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Webinar - Coping with Culpability

14/08/2020

Webinar - Coping with Culpability

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Webinar - Coping with Culpability

Watch the webinar recording below:

 

 

Listening Guide

  • Welcome Message: 00:00 - 01:34
  • Introduction to Panellists: 01:34 - 03:32

Topic 1

  • How Covid-19 is affecting wellbeing in the workplace: 03:32 - 13:48
  • The 3 aspects of managing wellbeing: 13:48 - 23:43

Topic 2

  • New pressures facing H&S professionals: 23:43 - 30:00
  • How H&S professionals can cope with new pressures: 30:00 - 31:00
  • Restarting work protocol: 31:00 - 37:45

Topic 3

  • Tips for safety teams to adapt to the current environment: 37:45 - 48:04

Q&A Session: 48:04 - 55:15

 

Top 4 Webinar Takeaways

 

1. Learn to recognise your greatest stress drivers

According to the Panel, uncertainty has been one of the biggest stress drivers for employees over the last number of months. People have had to adapt to new situations during the height of the pandemic; for example working from home, being furloughed or being made unemployed.

This has led to an unprecedented level of uncertainty regarding finances, health and employment. Return to work can represent a new array of potential stresses for employee. Living with constant stress is extremely harmful to health, and letting it go unaddressed can result in employee burnout.

Employee wellbeing programs should work toward creating a culture in which people can thrive regardless of circumstances.

 

2. Assess and re-assess you policies and procedures

According to our Panel, it’s imperative that businesses review and update their policies and procedures regarding return to work and Covid-19.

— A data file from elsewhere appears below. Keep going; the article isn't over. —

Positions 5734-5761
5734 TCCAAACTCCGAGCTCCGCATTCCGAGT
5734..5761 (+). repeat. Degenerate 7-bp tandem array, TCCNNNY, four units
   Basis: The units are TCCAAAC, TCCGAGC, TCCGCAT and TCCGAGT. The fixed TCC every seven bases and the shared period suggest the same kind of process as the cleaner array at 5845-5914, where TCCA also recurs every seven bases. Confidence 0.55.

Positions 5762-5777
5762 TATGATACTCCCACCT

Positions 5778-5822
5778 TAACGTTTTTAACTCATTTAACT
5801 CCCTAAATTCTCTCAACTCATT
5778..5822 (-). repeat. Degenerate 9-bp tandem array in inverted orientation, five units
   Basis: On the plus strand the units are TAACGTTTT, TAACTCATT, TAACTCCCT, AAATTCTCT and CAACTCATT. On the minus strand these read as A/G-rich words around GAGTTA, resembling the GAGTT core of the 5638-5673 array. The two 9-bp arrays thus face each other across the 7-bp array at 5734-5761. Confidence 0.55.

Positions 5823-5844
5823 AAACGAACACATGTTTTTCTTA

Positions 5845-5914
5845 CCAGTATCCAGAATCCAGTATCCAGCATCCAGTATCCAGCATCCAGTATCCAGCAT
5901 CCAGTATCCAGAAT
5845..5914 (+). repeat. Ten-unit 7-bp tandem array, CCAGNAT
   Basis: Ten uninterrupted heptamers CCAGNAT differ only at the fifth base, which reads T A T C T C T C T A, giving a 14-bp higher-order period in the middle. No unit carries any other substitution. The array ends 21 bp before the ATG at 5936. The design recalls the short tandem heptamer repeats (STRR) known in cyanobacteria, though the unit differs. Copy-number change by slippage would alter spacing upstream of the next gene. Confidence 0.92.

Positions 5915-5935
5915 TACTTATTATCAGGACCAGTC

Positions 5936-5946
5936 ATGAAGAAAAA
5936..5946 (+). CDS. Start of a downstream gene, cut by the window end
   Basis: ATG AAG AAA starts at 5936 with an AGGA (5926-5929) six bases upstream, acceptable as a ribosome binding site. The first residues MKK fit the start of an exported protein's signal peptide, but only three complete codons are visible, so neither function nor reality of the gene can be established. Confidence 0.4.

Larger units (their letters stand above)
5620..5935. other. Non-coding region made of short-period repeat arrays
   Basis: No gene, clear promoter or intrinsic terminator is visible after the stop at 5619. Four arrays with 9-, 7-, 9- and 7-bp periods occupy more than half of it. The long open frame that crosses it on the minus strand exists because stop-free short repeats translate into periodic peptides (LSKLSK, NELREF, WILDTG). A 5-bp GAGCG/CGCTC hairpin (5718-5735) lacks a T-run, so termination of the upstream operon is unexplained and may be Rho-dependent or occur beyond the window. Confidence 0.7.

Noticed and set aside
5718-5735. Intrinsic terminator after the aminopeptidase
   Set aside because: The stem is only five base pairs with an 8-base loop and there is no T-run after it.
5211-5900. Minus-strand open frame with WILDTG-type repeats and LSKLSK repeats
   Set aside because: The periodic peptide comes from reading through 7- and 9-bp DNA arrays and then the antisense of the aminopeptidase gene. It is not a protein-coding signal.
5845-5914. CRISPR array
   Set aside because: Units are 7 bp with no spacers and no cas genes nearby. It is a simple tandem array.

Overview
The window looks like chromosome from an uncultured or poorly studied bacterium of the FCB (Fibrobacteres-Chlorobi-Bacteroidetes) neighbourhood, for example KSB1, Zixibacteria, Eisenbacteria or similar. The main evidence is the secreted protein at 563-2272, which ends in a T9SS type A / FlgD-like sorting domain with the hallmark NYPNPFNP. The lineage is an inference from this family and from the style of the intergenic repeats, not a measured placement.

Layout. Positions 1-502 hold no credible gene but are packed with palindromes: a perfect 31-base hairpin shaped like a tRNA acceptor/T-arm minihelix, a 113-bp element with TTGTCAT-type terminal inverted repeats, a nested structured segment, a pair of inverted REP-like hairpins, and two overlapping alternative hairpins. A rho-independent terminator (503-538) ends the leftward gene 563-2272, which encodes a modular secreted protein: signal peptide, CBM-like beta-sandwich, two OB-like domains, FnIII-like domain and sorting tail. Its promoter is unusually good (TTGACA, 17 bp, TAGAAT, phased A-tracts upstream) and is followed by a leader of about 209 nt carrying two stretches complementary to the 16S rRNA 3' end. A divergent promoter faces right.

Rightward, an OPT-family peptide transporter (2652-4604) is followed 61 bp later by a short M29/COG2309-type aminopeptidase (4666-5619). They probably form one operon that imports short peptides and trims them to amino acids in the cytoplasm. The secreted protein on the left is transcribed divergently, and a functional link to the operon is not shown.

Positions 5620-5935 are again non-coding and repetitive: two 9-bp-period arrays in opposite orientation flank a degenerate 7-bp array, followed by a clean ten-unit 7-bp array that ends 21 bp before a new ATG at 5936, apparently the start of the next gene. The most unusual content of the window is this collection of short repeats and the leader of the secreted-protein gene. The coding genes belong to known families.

This starts by making sure that you have the correct policies and procedures in place. This can range from the seemingly minor – making sure that the cleaning products you are using contain the appropriate volume of bleach, to the major - reviewing your risk assessments in light of further outbreaks.

The key concern for businesses is maintaining work as it stands, and this can be done by keeping employees safe and well.

 

3.Take the opportunity to learn from the past few months

The last number of months have been an exercise in trial and error for virtually all organisations. Its unlikely that anyone has gotten things 100% correct.

These experiences don’t have to go to waste. You can use return to work as an opportunity to learn from past mistakes and inform future measures.

It can be a good idea to get input from all sectors of an organisation if things go wrong. When reviewing your business continuity plan from March, don’t be afraid to analyse what didn’t work to improve things going forward.

 

4. Make your wellbeing initiatives mean something

Wellbeing initiatives traditionally evoke images of workplace yoga and social events. The pandemic has put pause to most of this, so many people are now looking for alternative wellbeing programs for a socially distanced world.

According to the Panel, the most important thing is to speak to your employees about what would improve their lives. Programs like those listed above may not be of much use to people facing significant financial stress, or childcare pressures, or isolation due to working from home.

It's important that managers sit down with their employees individually to identify areas of concern, and then work together to find meaningful ways of improving their wellbeing.

 

 

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